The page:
Still one of the most frequently challenged books over thirty years after it was first published, Forever tracks the course of Katherine and Michael's high school relationship. The two explore sexuality together, both the idea and logistics of it. Their romance, at first, seems to survive both their constant dialogue about the deed and the fact that Katherine is a virgin and Michael is not.
Forever taught me that books can be powerful and, to some, dangerous. In the sixth grade, I brought it to school and showed it to a girl who had just moved to California from Cairo. Her parents weren't pleased, and neither was the school. The next day, I was promptly herded to the principal's office.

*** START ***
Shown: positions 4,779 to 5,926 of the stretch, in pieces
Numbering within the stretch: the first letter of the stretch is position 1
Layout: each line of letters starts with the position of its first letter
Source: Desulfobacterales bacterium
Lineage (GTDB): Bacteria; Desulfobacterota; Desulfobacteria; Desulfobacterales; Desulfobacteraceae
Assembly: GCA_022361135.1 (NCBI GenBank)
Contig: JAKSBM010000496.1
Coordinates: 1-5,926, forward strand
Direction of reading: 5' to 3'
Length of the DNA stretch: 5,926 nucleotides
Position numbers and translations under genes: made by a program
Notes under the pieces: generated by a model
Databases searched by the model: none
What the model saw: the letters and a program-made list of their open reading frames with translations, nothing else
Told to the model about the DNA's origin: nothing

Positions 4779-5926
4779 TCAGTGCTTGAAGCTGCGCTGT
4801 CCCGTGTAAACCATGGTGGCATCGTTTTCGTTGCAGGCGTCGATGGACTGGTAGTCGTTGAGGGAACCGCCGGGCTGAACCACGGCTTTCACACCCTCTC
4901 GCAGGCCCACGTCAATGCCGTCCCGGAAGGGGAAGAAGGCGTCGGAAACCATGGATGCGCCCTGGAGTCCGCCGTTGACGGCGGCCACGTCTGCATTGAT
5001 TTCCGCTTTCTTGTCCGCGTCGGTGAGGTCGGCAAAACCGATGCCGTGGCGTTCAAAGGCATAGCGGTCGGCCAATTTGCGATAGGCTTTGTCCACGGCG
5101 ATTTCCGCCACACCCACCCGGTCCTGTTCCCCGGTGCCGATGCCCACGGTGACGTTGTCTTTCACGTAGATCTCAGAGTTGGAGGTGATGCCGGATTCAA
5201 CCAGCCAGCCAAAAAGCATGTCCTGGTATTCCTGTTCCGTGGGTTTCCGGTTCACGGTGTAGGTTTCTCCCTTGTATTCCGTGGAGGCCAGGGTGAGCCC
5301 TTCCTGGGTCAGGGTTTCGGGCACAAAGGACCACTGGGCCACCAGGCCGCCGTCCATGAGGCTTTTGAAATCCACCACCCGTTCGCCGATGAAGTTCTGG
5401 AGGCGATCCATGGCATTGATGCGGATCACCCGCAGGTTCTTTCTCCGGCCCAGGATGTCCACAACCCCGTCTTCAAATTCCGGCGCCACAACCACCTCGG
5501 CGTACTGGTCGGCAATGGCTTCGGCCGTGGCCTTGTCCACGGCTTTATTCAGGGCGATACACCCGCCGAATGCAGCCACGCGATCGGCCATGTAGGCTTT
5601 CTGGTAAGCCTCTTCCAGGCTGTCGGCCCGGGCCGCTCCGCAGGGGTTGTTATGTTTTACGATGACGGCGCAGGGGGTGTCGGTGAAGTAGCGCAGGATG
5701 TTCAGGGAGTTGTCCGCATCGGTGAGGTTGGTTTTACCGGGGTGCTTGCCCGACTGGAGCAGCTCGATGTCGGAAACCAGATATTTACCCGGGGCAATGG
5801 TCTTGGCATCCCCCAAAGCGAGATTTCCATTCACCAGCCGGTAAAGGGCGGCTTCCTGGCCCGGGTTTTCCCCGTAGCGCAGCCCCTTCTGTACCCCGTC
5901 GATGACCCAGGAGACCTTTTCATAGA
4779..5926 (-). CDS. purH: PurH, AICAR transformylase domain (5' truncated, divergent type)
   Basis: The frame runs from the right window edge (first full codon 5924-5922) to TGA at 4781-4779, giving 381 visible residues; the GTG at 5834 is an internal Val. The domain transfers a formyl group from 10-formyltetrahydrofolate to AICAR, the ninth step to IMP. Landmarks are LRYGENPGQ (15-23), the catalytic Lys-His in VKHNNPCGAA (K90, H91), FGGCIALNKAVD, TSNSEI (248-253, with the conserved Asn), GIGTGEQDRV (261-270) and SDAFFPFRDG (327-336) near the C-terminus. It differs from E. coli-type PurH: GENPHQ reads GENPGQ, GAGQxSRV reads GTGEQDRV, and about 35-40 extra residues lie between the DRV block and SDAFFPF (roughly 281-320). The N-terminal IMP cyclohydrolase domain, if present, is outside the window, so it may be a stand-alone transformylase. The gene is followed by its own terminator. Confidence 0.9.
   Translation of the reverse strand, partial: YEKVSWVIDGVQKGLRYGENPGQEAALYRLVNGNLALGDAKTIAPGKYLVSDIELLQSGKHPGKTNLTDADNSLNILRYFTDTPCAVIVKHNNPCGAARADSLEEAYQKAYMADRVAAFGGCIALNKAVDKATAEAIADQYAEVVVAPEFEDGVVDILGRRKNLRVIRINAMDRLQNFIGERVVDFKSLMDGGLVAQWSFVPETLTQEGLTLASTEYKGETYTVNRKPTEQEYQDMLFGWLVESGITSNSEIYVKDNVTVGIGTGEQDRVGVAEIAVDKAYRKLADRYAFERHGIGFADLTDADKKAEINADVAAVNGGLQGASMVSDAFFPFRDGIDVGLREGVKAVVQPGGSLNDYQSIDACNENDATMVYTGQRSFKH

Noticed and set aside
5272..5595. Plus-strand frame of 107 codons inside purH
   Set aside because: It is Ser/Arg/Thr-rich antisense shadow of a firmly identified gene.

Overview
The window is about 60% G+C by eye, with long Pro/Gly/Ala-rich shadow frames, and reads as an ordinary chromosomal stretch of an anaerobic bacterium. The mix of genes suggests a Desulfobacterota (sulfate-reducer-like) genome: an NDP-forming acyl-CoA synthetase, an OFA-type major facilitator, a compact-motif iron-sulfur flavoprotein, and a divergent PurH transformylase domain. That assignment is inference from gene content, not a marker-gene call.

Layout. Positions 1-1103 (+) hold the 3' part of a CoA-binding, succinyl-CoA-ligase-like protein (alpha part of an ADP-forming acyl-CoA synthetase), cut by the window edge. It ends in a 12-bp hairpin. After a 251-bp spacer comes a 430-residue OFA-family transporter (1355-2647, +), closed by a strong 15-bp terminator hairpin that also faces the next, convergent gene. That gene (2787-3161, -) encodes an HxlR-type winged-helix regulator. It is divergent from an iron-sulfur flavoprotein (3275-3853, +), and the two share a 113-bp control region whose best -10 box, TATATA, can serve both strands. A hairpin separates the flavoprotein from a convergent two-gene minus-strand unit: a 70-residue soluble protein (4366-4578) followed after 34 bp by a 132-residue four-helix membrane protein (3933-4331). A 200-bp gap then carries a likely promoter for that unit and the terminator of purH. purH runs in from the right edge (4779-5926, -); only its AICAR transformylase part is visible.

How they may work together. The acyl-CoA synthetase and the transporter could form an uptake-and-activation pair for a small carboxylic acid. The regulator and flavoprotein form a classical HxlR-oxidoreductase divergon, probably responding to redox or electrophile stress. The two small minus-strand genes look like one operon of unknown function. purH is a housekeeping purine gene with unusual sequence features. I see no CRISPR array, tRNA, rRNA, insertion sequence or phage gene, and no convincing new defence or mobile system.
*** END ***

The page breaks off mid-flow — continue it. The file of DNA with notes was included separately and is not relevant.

Now this book sits on a shelf in my library. I have to chuckle every time I see it.
Bibliotherapeutic value: Although many teens will find themselves searching for the "good parts" and many critics are horrified by the book's frank discussion of mechanics and birth control, this book is a very responsible look at teen sex and romance. It's also an exploration of what makes a full and complete romantic relationship.
Blume, Judy. Forever. New York: Atheneum/Richard Jackson Books, 2002. (First printing 1975.)
ISBN: 0689849737. $18.99.